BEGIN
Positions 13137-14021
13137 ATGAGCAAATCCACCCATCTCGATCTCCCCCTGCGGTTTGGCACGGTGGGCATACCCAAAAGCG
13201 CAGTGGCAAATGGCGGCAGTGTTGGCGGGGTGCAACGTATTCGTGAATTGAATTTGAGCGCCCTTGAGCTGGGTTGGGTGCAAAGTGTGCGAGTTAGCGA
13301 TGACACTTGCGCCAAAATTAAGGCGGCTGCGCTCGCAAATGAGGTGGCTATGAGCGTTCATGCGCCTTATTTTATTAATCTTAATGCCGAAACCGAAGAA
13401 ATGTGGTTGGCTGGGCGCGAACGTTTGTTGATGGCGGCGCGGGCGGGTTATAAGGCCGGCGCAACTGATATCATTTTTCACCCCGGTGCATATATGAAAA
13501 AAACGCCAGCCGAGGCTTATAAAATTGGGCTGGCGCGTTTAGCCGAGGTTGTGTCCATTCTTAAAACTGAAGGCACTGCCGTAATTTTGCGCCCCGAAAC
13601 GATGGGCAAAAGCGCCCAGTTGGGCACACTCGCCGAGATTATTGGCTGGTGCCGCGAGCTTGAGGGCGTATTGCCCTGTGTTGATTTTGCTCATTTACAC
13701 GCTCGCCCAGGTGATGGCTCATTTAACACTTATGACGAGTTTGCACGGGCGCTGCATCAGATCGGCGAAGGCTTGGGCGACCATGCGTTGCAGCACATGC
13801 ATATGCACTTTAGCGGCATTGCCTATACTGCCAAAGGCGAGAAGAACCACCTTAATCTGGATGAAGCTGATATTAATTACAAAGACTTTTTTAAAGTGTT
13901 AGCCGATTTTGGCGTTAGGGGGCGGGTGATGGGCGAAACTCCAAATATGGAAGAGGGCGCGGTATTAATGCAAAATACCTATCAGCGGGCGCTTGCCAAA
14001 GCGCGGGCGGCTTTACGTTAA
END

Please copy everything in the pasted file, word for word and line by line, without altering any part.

Positions 13137-14021
13137 ATGAGCAAATCCACCCATCTCGATCTCCCCCTGCGGTTTGGCACGGTGGGCATACCCAAAAGCG
13201 CAGTGGCAAATGGCGGCAGTGTTGGCGGGGTGCAACGTATTCGTGAATTGAATTTGAGCGCCCTTGAGCTGGGTTGGGTGCAAAGTGTGCGAGTTAGCGA
13301 TGACACTTGCGCCAAAATTAAGGCGGCTGCGCTCGCAAATGAGGTGGCTATGAGCGTTCATGCGCCTTATTTTATTAATCTTAATGCCGAAACCGAAGAA
13401 ATGTGGTTGGCTGGGCGCGAACGTTTGTTGATGGCGGCGCGGGCGGGTTATAAGGCCGGCGCAACTGATATCATTTTTCACCCCGGTGCATATATGAAAA
13501 AAACGCCAGCCGAGGCTTATAAAATTGGGCTGGCGCGTTTAGCCGAGGTTGTGTCCATTCTTAAAACTGAAGGCACTGCCGTAATTTTGCGCCCCGAAAC
13601 GATGGGCAAAAGCGCCCAGTTGGGCACACTCGCCGAGATTATTGGCTGGTGCCGCGAGCTTGAGGGCGTATTGCCCTGTGTTGATTTTGCTCATTTACAC
13701 GCTCGCCCAGGTGATGGCTCATTTAACACTTATGACGAGTTTGCACGGGCGCTGCATCAGATCGGCGAAGGCTTGGGCGACCATGCGTTGCAGCACATGC
13801 ATATGCACTTTAGCGGCATTGCCTATACTGCCAAAGGCGAGAAGAACCACCTTAATCTGGATGAAGCTGATATTAATTACAAAGACTTTTTTAAAGTGTT
13901 AGCCGATTTTGGCGTTAGGGGGCGGGTGATGGGCGAAACTCCAAATATGGAAGAGGGCGCGGTATTAATGCAAAATACCTATCAGCGGGCGCTTGCCAAA
14001 GCGCGGGCGGCTTTACGTTAA